Potato Cakes:- For this, equal parts of cold boiled potatoes and white flour are wanted. Knead well together with a little milk, if necessary. Flour your pastry board well and roll out the mixture about half an inch thick. Cut into three-cornered scones and bake on a griddle. These must be eaten hot, but with plenty of butter. They are delicious!
Honey Cake:- This is another hot cake fit for supper or high tea.
Mix together half a breakfast-cupful of white sugar and one breakfast-cupful of rich sour cream (Dinah was always leaving driblets in jug and basin after afternoon tea or Helen's morning cup. It was not difficult for enough to get sour very frequently). Dredge into the mixture two breakfast-cupfuls of finely sifted flour, and about two tablespoonfuls of clear honey. This will flavour the cake nicely, and must be stirred in well, so as to be thoroughly mixed. Add half a teaspoonful of carbonate of soda (it is called bread soda in Ireland) and beat with the back of a wooden spoon until air bubbles appear.
Bake in a buttered tin for three-quarters of an hour and eat hot.
This may not sound a very economical recipe, but Helen drew her aunt's attention to the fact that neither eggs nor butter are used. As a matter of fact, a cake sufficient to allay the hunger of four or five persons can be made for eightpence, not an exorbitant outlay.
Economical Christmas Cake:- Helen rather doubted if she ought to put this amongst distinctive Irish cookery recipes. Its original birthplace may be England. But it was given to her by a typical Irishwoman, and has only been met with by her in Irish households, so she does not withhold it from her aunt's servants' hall.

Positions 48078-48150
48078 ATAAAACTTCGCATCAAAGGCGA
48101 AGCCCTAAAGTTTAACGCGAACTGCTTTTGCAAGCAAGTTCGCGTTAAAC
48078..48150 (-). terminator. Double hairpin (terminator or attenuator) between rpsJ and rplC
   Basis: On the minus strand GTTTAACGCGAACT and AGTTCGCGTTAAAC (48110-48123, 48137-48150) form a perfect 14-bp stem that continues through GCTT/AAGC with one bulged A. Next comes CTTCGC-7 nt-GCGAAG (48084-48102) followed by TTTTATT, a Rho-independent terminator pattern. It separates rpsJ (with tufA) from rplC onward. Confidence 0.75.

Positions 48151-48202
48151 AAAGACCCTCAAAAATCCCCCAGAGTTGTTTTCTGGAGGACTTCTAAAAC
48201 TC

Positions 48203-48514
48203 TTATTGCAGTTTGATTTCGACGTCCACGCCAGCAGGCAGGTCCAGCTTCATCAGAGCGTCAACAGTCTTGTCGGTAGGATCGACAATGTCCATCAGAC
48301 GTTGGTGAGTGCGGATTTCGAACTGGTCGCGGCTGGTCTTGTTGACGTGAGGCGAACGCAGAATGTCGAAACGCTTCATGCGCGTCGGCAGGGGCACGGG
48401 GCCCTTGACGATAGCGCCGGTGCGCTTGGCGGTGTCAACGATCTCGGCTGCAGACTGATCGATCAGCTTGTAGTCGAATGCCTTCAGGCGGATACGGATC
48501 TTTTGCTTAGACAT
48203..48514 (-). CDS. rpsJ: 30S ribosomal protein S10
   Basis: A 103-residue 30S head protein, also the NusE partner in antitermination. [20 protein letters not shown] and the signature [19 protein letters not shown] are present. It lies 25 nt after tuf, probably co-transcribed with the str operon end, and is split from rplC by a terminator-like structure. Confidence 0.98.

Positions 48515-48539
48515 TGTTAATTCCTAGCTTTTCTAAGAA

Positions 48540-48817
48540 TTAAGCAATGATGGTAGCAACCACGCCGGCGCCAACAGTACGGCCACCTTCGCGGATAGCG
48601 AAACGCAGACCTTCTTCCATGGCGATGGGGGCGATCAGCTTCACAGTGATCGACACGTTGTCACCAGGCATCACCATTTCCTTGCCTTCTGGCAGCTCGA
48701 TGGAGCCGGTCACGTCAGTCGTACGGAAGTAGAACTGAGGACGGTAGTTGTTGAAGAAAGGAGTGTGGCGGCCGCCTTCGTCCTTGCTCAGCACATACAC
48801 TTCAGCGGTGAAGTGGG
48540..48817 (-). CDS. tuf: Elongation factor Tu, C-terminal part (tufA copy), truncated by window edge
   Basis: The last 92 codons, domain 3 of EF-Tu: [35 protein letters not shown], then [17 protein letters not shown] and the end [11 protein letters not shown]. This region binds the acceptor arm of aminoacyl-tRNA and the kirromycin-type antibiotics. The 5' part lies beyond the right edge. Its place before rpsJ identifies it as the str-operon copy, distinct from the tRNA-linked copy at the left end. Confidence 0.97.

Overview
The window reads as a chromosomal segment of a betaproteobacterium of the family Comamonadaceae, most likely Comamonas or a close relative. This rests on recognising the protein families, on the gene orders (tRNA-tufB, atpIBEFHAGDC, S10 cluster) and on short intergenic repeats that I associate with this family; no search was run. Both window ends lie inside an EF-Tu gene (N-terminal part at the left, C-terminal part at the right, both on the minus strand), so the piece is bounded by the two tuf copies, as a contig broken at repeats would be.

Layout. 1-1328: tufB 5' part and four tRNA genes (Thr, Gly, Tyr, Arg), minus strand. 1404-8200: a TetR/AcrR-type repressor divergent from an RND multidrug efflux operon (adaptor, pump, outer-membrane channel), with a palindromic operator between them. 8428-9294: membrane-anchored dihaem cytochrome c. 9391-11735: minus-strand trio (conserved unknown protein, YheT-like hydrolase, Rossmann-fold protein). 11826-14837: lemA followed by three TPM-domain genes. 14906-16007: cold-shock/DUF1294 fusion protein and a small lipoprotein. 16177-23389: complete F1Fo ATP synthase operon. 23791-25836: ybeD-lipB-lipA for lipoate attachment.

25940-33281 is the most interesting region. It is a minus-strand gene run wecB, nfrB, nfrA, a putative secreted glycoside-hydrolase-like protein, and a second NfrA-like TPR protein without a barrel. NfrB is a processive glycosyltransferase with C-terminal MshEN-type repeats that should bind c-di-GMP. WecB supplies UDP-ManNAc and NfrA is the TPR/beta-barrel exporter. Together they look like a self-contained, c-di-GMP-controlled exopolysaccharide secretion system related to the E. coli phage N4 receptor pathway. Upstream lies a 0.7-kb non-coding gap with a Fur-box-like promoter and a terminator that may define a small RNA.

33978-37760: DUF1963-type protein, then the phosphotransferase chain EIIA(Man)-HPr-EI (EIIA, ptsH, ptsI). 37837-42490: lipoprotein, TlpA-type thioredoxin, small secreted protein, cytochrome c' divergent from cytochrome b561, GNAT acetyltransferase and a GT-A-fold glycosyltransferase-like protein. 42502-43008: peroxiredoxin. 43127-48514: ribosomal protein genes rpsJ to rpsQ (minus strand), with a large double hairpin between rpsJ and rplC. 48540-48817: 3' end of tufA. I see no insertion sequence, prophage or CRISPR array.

The first thing to recommend this cake is, that the longer before Christmas it is made, the richer it tastes. It takes all of November and December to bring it to perfection if kept in an airtight box. By this early preparation, some of the fuss and turmoil of Christmas week is done away with - especially if, like Helen, her aunt mixes her plum pudding and mince pies not later than stir-up Monday.
Put half a pound of butter in a large bowl, breaking over it five eggs. Heat until the mixture looks "curdy", add a handful of coarse brown sugar.
Add this boiling mixture to the eggs and butter, and keep stirring, whilst a second person sifts in slowly one pound and a half of well washed, well dried, carefully picked currant, three-quarters of a pound of flour, and two ounces of citron peel chopped small.
Put into a shape papered, but not buttered, taking care that several folds of paper are lining the bottom of the tin. Bake in a moderate oven for three hours.
To look at, this rich, cheap cake might be prepared for a wedding. To eat it is delicious; but only if kept for at least a month before cutting. Nothing better could be desired for birthday in the parlour, or weddings in the servants' hall.
Buttermilk Bread:- Helen's aunt greatly prided herself upon her home-made bread. Helen thought it vastly inferior both in looks and taste to the flat cakes she was accustomed to in Ireland. So she just jotted down a rule of thumb recipe for the latter and inserted it slyly at the end of her instructions.
To every pound of whole wheatmeal (or brown flour) add a handful of seconds, a spoonful of salt, a small pinch of baking soda, and as much thick sour buttermilk as will make an ordinary cake mixture. Flour the pastry board and lift the dough onto it. Knead very thoroughly and lightly from outside to inside, working the mixture always towards the centre. Now with a firm turn of the wrist, roll out the dough from the centre outwards, pressing firmly and evenly. When one inch thick, flour thickly with the hand, and bake in an oven or griddle. This bread ought to rise and be quite four inches thick when done. One slice of this is as satisfying as four or five of baker's bread, and far more wholesome. If brown bread is not liked, white flour can be used in the same way.
Helen has not paid a visit to her aunt since she sent her these recipes. But she hears, on good authority, that her Irish stew is not relegated to the servants' hall; that her honey cake is much appreciated upstairs at afternoon tea; that colcannon is often introduced to visitors as something quite new and strange; and that the household bread bill is reduced by one half.